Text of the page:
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Israeli arms firm investigated over live drone test on Armenian soldiers

Azerbaijan is one of the biggest recipients of Israeli weapons
Armenian servicemen of the self-defence army of Nagorno-Karabakh fire an artillery shell towards Azeri forces in 2016 (AFP)

The Israeli defence ministry and police are investigating an Israeli weapons manufacturer after allegations they live-tested a drone on an Armenian army position, while trying to sell the vehicle to Azerbaijan.

The investigation has been going on for several weeks, Haaretz reported on Tuesday, and a gag order into the specifics of the investigation remains in place.

“An investigation is ongoing against Aeronautics Defense Systems Ltd in regards to a deal with a significant customer,” Israeli police said in a statement on Tuesday.

Whilst it is not expressly stated that this refers to Azerbaijan, that is widely understood to be the case.

A spokesperson for Aeronautics Defense Systems told MEE the company would “fully cooperate with the police and we hope the investigation is concluded as soon as possible.”

In August, the defence ministry withdrew some of the company’s export licences, preventing the company from selling its Oribiter 1k drone to Azerbaijan, one of its biggest clients, after a complaint was made.

According to the original complaint, leaked to the Maariv newspaper, a team from the arms company was asked to operate the unmanned device, armed with explosives, against a manned Armenian outpost. Such an act would be illegal under Israeli law.

The Orbiter deal with Azerbaijan was meant to be worth $20m over the next two years (AFP)

When the drone operators refused the request, managers from the company carried out the demand, the complaint alleges.

Lacking experience, the two managerial officials missed their target directly, but two Armenian soldiers were nevertheless wounded in the July attack, according to the Armenian press agency.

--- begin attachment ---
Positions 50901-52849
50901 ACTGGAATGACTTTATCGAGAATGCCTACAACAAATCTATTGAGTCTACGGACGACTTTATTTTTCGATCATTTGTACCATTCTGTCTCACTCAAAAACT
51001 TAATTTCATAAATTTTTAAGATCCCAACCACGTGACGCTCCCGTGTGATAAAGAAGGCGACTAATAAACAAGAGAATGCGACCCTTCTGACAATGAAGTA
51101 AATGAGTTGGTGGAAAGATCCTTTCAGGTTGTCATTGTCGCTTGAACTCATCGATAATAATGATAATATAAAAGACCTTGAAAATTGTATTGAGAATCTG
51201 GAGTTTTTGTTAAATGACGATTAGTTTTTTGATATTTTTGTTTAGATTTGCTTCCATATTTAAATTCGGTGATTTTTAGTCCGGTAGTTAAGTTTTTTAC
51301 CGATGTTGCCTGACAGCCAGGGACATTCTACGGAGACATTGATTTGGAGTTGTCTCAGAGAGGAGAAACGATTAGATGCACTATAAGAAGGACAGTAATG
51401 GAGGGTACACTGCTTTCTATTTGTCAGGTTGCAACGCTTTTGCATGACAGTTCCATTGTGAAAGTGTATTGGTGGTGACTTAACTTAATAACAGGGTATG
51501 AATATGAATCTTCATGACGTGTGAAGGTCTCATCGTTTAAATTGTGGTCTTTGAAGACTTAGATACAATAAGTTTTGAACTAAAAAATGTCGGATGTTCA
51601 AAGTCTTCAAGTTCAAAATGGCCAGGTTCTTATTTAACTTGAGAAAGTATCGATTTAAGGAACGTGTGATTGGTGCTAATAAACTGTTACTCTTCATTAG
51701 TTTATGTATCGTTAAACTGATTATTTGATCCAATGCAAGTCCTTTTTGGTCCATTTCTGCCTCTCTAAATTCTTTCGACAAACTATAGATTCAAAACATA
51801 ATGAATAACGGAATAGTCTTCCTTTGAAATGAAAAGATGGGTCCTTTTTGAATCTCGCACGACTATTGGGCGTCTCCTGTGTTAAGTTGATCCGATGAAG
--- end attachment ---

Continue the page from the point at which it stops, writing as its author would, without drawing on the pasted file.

Aeronautics Defense Systems at the time denied the allegations, and said that the company “never carries out demonstrations on live targets, as is true in this case as well.”

But the spokesperson for the company on Tuesday told MEE that: “We don’t say whether the incident happened or didn’t happen.”

Earlier this month, Israeli journalist Yossi Melman, writing for Middle East Eye, reported that Commtac, a subsidiary of Aeronautics Defense Systems, had sold equipment installed on Chinese-made drones operated by the Myanmar army, accused by the UN of carrying out ethnic cleansing against the country’s minority Rohingya Muslim population.

Israel's badly kept secret: Selling arms to regimes at war
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Azerbaijan and Armenia have an ongoing dispute over the Nagorno-Karabakh region, which has an ethnic Armenian majority but lies within Azerbaijan.

Tensions flared between the two countries in early 2016, when dozens of soldiers were killed on each side.

Israel and Azerbaijan are important allies and both share a border with Iran.

In 2016, Azerbaijan imported $243m worth of weapons from Israel, according to the Stockholm International Peace Research Institute.

In the same year, a Azeri army drone manufactured by another Israeli company, Israel Aerospace Industries, killed seven Armenian "volunteers", according to the Armenian defence ministry.

The kamikaze drone deal with Azerbaijan was expected to be worth $20m over the next two years, according to Aeronautics Defense Systems.

Over the last 20 years, Azerbaijan has been the fifth-biggest recipient of Israeli arms exports.

The Israeli defence ministry said it was unable to comment further on the investigations.

The Azeri and Armenian defence ministries have not responded to a request for comment.

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